Linköpings universitet, Institutionen för fysik, kemi och biologi, Molekylär fysik. Linköpings universitet, Tekniska fakulteten.
    Pettitt, Michala E
    University of Birmingham, UK.
    Callow, Maureen E
    University of Birmingham, UK.
    Callow, James A
    University of Birmingham, UK.
    Conlan, Sheelagh L
    Newcastle University, UK.
    Mutton, Robert
    Newcastle University, UK.
    Clare, Anthony S
    Newcastle Universitym, UK.
    Konradsson, Peter
    Linköpings universitet, Institutionen för fysik, kemi och biologi, Organisk Kemi. Linköpings universitet, Tekniska högskolan.
    Liedberg, Bo
    Linköpings universitet, Institutionen för fysik, kemi och biologi, Molekylär fysik. Linköpings universitet, Tekniska fakulteten.
    Ederth, Thomas
    Linköpings universitet, Institutionen för fysik, kemi och biologi, Molekylär fysik. Linköpings universitet, Tekniska fakulteten.
    Saccharide-Functionalized Alkanethiols for Fouling-Resistant Self-Assembled Monolayers: Synthesis, Monolayer Properties, and Antifouling Behavior2011Ingår i: Langmuir, ISSN 0743-7463, E-ISSN 1520-5827, Vol. 27, nr 24, s. 15034-15047Artikel i tidskrift (Refereegranskat)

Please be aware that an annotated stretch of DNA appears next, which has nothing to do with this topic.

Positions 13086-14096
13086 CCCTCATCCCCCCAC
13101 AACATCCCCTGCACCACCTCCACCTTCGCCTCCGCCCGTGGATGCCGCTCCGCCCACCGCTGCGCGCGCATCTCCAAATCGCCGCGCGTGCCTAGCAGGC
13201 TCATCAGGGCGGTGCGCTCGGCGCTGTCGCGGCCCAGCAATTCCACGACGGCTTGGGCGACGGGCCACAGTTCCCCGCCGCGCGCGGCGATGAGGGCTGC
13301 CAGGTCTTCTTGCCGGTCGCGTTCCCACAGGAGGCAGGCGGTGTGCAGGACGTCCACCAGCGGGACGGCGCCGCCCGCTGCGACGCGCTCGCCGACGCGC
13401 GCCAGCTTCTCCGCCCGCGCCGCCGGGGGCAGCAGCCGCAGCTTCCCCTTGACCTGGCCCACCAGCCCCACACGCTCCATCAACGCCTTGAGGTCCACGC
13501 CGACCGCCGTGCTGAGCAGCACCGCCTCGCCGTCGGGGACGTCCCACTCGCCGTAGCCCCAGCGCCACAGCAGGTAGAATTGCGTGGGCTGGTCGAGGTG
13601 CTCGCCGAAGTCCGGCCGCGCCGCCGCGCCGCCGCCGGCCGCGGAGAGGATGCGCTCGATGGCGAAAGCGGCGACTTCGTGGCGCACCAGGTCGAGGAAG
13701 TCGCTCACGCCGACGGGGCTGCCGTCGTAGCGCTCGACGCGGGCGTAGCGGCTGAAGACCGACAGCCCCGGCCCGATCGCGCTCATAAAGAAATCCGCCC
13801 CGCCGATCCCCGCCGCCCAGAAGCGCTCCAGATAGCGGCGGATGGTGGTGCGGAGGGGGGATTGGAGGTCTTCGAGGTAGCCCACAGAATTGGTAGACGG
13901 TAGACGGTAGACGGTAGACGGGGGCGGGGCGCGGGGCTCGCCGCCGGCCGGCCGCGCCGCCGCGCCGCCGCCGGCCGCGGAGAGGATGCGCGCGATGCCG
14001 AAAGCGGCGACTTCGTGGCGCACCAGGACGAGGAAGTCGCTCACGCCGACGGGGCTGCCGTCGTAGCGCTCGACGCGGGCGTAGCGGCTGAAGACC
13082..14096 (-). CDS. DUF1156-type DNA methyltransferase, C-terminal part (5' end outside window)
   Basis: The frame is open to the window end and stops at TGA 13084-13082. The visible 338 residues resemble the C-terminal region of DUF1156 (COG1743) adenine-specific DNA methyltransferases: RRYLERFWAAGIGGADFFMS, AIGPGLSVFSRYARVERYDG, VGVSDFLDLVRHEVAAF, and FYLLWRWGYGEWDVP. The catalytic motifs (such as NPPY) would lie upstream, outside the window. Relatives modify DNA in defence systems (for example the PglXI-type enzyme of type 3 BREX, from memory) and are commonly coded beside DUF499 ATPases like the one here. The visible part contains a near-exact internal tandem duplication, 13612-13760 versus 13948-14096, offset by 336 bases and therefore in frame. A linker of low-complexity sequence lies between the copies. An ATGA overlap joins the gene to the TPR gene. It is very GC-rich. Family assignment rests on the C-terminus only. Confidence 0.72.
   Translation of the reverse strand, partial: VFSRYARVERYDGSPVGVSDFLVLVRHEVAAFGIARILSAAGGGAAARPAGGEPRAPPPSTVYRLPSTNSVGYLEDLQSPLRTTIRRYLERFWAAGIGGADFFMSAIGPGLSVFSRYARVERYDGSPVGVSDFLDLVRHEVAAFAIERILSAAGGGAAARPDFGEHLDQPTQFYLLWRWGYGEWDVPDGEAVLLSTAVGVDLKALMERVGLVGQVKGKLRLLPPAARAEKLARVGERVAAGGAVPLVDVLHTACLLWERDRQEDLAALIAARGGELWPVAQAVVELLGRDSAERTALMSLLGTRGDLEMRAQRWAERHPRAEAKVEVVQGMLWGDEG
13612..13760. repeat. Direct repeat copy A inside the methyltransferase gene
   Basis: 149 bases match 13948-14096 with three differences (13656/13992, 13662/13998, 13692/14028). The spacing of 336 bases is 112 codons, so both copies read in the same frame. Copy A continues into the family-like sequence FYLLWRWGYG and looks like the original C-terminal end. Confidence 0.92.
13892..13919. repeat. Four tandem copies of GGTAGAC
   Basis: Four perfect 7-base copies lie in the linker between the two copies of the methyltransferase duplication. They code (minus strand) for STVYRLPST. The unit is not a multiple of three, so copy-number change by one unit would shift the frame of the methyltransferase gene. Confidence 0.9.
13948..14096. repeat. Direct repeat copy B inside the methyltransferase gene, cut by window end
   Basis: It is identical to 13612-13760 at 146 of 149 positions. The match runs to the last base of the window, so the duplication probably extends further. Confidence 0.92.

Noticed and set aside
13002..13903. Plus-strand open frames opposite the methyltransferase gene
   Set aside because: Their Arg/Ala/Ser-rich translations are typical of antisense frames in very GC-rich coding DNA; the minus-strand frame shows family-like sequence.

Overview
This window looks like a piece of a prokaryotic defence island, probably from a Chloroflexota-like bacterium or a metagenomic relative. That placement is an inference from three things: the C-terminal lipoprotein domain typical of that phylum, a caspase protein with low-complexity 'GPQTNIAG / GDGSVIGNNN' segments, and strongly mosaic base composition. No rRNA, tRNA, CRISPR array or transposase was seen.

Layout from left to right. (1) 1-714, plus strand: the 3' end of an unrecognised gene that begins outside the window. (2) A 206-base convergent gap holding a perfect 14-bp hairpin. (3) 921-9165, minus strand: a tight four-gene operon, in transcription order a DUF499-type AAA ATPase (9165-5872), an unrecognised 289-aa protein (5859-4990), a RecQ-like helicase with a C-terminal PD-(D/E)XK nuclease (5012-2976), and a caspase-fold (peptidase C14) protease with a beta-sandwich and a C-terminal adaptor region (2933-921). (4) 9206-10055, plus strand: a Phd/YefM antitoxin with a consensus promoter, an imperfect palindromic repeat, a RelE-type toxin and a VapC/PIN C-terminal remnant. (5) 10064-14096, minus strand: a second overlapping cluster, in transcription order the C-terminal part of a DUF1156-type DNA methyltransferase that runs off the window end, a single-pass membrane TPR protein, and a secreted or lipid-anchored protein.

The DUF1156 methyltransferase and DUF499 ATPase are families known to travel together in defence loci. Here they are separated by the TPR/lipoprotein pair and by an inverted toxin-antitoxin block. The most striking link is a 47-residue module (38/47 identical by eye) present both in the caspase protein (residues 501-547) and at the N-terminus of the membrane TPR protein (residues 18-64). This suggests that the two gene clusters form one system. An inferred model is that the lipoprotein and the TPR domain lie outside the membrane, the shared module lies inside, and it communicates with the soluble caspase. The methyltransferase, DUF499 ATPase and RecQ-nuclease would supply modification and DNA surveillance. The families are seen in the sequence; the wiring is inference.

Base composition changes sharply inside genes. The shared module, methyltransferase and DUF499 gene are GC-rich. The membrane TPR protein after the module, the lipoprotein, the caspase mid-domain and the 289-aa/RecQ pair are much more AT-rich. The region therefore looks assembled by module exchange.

Abstract [en]

    We describe the synthesis of a series of mono-, di-, and trisaccharide-functionalized alkanethiols as well as the formation of fouling-resistant self-assembled monolayers (SAMs) from these. The SAls,,Is were characterized using ellipsometry, wetting measurements, and infrared reflection absorption spectroscopy (WAS). We show that the structure of the carbohydrate moiety affects the packing density and that this also alters the alkane chain organization. Upon increasing the size of the sugar moieties (from mono- to di- and trisaccharides), the structural qualities of the monolayers deteriorated with increasing disorder, and for the trisaccharide, slow reorganization dynamics in response to changes in the environmental polarity were observed. The antifouling properties of these SAMs were investigated through protein adsorption experiments from buffer solutions as well as settlement (attachment) tests using two common marine fouling species, zoospores of the green macroalga Ulva linza and cypris larvae of the barnacle Balanus amphitrite. The SAMs showed overall good resistance to fouling by both the proteins and the tested marine organisms. To improve the packing density of the SAMs with bulky headgroups, we employed mixed SAMs where the saccharide-thiols are diluted with a filler molecule having a small 2-hydroxyethyl headgroup. This method also provides a means by which the steric availability of sugar moieties can be varied, which is of interest for specific interaction studies with surface-bound sugars. The results of the surface dilution study and the low nonspecific adsorption onto the SAMs both indicate the feasibility of this approach.